Compare and contrast: Frankenstein Meets The Wolverine

The Wolverine's allusion to Frankenstein in this scene reminds us that even though the Avengers series feels fresh and innovative in its approach to story-telling (having itself been influenced by the early X-Men films), universe building across connected franchises is nothing new in Hollywood.  We’re encouraged to think that Marvel and Fox’s current shared-universe approach to their franchises is experimental and innovative, and to an extent that’s true, but it isn’t the first time that this has been attempted. Universal studios performed an almost-identical trick over seventy years ago, when they began to combine their horror series together, most notably with FrankensteinDracula and The Wolf Man. Beginning with silent films such as The Hunchback of Notre Dame in 1923 and The Phantom of the Opera in 1925, the so-called Universal Horror Cycle moved into the sound era with Dracula in 1931, the success of which meant it was quickly followed by James Whale's Frankenstein in the same year. Both of these received their own sequels with Dracula's Daughter (1936), and Bride of Frankenstein (1935) and Son of Frankenstein (1939). 1941 saw the release of The Wolf Man, starring Lon Chaney Jr., who would then play the monster in the fourth Frankenstein picture, the abysmal Ghost of Frankenstein, released the following year in 1942, as well as the ubiquitous Count (or is that his son? There seems to be no consensus) in the second (sort of) sequel to Dracula, entitled - of course - Son of Dracula, released in 1943. With Chaney starring in Universal's three major monster franchises, it seemed to make sense to mash them together and see what happened. So, 1943 also saw Chaney return to his werewolf role with the release of Frankenstein Meets the Wolf Man, an enjoyable slice of trash that simultaneously served as a direct sequel to The Wolf Man and the fifth Frankenstein film.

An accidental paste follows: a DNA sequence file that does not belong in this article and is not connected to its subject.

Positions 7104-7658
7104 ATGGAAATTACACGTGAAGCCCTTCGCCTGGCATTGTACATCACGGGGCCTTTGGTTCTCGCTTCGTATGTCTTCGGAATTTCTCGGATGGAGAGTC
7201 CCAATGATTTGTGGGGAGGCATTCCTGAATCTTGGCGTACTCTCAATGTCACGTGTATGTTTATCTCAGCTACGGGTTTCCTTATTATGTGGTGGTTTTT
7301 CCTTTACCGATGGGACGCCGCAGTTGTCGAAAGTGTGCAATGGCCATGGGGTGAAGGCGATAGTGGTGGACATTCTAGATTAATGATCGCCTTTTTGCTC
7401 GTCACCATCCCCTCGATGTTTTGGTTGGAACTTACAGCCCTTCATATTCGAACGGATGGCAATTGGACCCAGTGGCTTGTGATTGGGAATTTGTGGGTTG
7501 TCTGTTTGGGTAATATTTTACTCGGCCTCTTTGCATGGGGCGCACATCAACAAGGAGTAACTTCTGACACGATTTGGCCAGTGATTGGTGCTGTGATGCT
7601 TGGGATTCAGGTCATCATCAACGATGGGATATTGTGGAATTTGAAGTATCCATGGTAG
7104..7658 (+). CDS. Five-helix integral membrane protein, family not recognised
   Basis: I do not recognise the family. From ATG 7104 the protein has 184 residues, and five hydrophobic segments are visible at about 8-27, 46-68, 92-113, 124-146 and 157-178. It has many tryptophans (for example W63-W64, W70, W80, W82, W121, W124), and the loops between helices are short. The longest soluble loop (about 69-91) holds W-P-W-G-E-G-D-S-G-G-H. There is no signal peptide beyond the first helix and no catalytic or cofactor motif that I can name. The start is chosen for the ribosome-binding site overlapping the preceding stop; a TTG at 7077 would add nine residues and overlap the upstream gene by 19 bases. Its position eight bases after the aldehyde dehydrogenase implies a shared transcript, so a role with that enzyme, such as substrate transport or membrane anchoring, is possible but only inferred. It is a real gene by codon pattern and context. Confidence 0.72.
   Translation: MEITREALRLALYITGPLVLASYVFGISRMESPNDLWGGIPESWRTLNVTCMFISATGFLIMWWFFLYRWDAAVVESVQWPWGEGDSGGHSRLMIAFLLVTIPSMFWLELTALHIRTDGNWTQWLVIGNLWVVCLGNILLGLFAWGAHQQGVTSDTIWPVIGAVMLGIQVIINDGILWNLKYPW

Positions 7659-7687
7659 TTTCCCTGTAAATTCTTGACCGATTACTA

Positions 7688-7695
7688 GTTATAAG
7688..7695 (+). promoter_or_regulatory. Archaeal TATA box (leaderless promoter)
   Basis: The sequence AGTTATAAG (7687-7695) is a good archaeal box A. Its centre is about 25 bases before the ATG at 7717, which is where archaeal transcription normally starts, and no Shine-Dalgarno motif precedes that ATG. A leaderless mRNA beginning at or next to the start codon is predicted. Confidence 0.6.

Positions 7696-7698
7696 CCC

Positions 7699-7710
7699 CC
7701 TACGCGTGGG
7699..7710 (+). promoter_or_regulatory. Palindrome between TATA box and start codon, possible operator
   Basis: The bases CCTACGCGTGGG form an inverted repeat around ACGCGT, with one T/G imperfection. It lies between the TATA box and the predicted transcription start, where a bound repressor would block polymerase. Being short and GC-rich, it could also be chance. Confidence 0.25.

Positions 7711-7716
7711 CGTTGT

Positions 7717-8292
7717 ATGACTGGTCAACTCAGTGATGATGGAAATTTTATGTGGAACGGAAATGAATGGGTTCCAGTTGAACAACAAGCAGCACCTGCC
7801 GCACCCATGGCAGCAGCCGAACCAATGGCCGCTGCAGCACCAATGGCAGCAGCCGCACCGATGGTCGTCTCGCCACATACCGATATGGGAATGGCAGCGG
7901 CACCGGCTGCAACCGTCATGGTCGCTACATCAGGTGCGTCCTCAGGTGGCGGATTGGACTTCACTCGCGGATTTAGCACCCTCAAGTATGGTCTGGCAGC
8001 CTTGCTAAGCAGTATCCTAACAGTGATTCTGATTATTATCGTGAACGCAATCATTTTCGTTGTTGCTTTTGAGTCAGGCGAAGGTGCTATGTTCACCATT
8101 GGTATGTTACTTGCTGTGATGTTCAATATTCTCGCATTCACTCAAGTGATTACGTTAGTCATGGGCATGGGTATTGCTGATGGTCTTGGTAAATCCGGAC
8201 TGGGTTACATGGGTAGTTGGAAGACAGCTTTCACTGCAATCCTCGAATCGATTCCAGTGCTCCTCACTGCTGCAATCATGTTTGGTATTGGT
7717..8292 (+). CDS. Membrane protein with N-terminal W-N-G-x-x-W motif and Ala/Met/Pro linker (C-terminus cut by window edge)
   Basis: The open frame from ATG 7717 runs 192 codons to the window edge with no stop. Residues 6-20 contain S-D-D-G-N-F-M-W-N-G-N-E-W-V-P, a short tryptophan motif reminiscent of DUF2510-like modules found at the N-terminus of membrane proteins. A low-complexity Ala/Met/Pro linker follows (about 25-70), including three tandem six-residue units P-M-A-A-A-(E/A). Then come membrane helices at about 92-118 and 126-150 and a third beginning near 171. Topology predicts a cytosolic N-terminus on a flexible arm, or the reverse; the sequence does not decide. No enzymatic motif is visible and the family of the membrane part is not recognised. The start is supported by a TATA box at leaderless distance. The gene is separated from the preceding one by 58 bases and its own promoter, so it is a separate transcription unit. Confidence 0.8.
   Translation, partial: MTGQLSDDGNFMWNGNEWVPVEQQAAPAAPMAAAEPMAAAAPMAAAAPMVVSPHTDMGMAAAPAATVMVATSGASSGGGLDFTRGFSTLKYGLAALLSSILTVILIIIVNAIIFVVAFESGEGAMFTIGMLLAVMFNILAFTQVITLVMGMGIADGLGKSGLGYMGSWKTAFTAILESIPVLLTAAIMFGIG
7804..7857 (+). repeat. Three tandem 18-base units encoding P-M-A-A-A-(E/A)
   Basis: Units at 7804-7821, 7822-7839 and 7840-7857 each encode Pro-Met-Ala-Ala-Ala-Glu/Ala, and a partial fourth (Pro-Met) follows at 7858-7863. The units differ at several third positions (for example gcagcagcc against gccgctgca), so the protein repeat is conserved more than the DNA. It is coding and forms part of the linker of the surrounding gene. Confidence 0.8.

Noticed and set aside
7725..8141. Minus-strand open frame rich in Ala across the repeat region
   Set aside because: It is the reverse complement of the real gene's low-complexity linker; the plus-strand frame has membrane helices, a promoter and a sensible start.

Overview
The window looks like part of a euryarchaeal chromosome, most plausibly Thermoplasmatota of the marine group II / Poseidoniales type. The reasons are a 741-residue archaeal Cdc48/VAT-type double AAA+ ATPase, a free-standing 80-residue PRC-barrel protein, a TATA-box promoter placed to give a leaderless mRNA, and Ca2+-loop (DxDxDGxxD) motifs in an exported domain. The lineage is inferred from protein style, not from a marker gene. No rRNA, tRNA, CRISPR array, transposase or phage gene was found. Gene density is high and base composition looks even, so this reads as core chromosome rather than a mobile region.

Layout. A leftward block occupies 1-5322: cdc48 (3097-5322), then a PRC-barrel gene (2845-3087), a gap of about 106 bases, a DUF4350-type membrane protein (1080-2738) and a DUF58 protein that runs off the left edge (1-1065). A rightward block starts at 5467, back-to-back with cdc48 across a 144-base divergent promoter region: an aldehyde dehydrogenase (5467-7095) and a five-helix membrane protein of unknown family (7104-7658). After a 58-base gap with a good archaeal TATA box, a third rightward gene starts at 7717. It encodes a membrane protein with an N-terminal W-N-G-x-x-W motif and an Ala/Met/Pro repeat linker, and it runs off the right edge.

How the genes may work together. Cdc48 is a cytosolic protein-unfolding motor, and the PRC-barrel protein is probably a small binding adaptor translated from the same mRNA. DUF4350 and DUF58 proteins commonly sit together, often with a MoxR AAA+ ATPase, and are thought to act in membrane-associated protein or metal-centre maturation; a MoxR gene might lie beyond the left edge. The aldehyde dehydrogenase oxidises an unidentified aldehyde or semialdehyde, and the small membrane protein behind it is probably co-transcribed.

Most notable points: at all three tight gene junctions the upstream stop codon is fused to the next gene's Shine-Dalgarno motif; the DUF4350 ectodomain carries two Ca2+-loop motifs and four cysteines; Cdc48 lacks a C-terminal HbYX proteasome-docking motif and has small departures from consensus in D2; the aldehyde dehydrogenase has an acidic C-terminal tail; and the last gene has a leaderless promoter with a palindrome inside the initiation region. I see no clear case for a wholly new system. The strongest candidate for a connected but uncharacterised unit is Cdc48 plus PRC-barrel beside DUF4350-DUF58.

Similarly, just as The Wolverine is the second Wolverine film, it is also a sequel of sorts to the third X-Men film, and yet is somehow the sixth X-Men film overall. Following Frankenstein Meets the Wolf ManHouse of Frankenstein was released in 1944. This one features Dracula as well, this time played by a delightfully hammy John Carradine, making it the third Wolf Man film, fourth Dracula film and sixth Frankenstein. 1945 saw the release of House of Dracula, featuring all three monsters in a confused mess of a mash-up, that serves as part-sequel and part-reboot to the previous film: no mention is made of the deaths of either Dracula or the Wolf Man from House of Frankenstein, but the film goes to lengths to explain the resurrection of the Frankenstein monster, who also met his end at the end of the last one. Similarly confusingly, X Men: Days of Future Past will serve as a direct sequel to not only The Wolverine and The Last Stand, but also to First Class, making it a direct sequel to three (!) different films, the second direct sequel to The Last Stand, and the seventh installment in the series overall. This means that if we were numbering the films, Days of Future Past could be legitimately called X-Men: First Class 2, X-Men 4X-Men 5X-Men 6 or X-Men 7. And that's before we consider that X-Men: Apocalypse, set in the First Class era, and another Wolverine film, almost certainly set before the events of Days of Future Past are both in production, which if we're numbering the films based on their internal chronology (and after all of this, why the hell not?), it means that Days of Future Past, the seventh in the series, might as well be called X-Men: First Class 3X-Men 8 or X-Men 9. This beats even the Universal series for sheer convolutedness, and I know of no other film series whose sequels, like the tendrils of some Lovecraftian monstrosity, knot and tangle over each other so excessively, and yet so beautifully.